Pilot’s Iroshizuku line of inks has become incredibly popular in the last couple of years thanks to its agreeable performance and excellent color palette. Despite Iroshizuku’s success Pilot still produces it’s original more affordable ink line that is simply branded as “Pilot” (or “Namiki …or “Pilot/Namiki”).
It is my understanding that these inks have a ph of over 7 making them basic and as such I would caution against putting them in a pen where ink makes direct contact with celluloid.
This line comes in bottle and cartridge formats. The cartridges only fit Pilot and Namiki pens. There are seven colors produced in the cartridge format. In bottle format I have only seen three colors: blue, black, and blue black.
Pilot Blue Black is a bit pale for my tastes but the upshot is some nice subtle shading. The ink provides some good lubrication, making it a great choice for dryer writing pens. I had no issues with bleeding or feathering. I also saw no nib creep (as is common for lubricating inks). I found that this ink was easy to clean out unlike Pilot Blue which has a tendency to stain.
Packs of 12 cartridges go for $7 and 60ml bottles go for $12. The affordable price makes Pilot Blue Black a great workhorse ink that would be appropriate for the office and general correspondence.
As a general rule, I do not purchase ink while traveling. My reasoning is that if a $15 bottle of ink breaks in my luggage I would be out hundreds of dollars in ruined clothes. Yes, I broke my rule.
On my way out of Itoya in Tokyo (after buying some pens I didn’t need) I saw some well-packaged mini bottles of Iroshizuku in a lovely presentation box and that was that…I picked the three colors I wanted and here we are: The Pilot Iroshizuku Yama-Budo Fountain Pen Ink Review.
Yama-Budo in Japanese means “Crimson Glory Vine” and it is a pinkish burgundy color that I really like. Like all Iroshizuku inks, it performs beautifully, well-behaved with a good flow. This ink has really nice shading to it.
This ink isn’t really appropriate for a professional setting but it is a fun color that looks great in a demonstrator.
I am not sure I could go through a full-size 50ml bottle of this one but I feel confident that I will be able to make my way through 15ml.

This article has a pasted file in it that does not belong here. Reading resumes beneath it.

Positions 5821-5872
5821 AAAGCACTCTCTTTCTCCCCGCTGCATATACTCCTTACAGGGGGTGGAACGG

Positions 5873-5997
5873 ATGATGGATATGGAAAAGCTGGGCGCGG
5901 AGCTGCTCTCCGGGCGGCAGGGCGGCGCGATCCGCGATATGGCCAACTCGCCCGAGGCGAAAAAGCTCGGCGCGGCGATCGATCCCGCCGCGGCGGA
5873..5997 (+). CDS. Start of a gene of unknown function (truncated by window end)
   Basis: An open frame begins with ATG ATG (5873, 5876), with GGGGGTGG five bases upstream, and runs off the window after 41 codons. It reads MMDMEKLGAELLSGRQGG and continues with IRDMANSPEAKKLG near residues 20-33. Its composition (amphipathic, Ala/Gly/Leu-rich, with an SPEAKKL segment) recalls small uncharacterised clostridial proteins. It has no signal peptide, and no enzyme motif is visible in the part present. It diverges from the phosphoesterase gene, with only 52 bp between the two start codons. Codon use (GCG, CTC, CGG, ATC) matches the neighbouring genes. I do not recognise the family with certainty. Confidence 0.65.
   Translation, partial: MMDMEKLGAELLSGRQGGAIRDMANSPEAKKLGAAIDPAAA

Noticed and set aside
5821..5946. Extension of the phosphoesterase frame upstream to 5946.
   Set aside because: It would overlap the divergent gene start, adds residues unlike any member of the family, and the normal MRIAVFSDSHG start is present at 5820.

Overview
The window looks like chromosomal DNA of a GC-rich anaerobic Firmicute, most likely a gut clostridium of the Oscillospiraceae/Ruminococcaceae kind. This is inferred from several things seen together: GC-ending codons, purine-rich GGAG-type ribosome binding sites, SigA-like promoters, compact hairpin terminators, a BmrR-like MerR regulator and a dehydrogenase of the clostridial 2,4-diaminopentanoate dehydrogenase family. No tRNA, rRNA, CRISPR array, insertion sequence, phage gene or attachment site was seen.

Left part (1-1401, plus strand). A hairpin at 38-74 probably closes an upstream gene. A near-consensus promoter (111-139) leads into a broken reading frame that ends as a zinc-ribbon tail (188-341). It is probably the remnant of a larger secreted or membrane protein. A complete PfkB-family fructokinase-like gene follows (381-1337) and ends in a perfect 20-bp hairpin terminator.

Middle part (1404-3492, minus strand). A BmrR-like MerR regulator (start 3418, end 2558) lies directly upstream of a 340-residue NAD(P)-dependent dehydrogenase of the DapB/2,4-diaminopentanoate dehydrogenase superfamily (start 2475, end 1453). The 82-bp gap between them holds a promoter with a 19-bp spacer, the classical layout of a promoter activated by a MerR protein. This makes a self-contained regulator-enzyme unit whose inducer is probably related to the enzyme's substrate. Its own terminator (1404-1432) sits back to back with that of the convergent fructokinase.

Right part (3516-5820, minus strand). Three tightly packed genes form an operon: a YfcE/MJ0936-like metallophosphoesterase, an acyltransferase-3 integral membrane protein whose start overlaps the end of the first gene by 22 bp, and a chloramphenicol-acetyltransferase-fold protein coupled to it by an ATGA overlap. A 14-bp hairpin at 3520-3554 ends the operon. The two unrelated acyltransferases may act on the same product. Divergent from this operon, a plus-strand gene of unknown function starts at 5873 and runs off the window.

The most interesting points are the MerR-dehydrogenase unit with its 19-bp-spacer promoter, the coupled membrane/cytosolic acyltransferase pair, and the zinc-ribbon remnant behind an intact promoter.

So first I want to start by saying that 50ml of this ink retails for $35 and can be had online for $28. In my experience Pilot Iroshizuku inks are well behaved and have a satisfactory flow. I am not certain however, that the consistent quality and beautiful bottle justify the price. I have found that other inks half the price are as good or better in some cases. My point: don’t think that for $35 you are going to get some kind of magical ink that is beyond the rest. If you fall in love with one of the Iroshizuku colors, go for it you wont be disappointed.
On to Shin-ryoku:
This ink in my opinion is very close to J. Herbin Lierre de Sauvage (I would do a comparison but my bottle had mold in it so I threw it out *harumph*). The translation of the name is “forest green” and the color is quite nice, particularly vibrant when wet. When it dries it ends up looking a bit flat which is disappointing. Shin-ryoku offers some nice shading (harder to see with the fine nib on my Cross) and like all Iroshizuku inks I have tried, no issues with feathering. Dry time is faster than most inks on Maruman Smooth-To-Write paper. The ink is not waterproof. I wont be purchasing a bottle of this one as Lierre de Sauvage is more vibrant when dried (I will be crossing my fingers that my next bottle wont have a mold problem).
Here are some great reviews of Shin-ryoku:
(I have no affiliation with the sites linked below)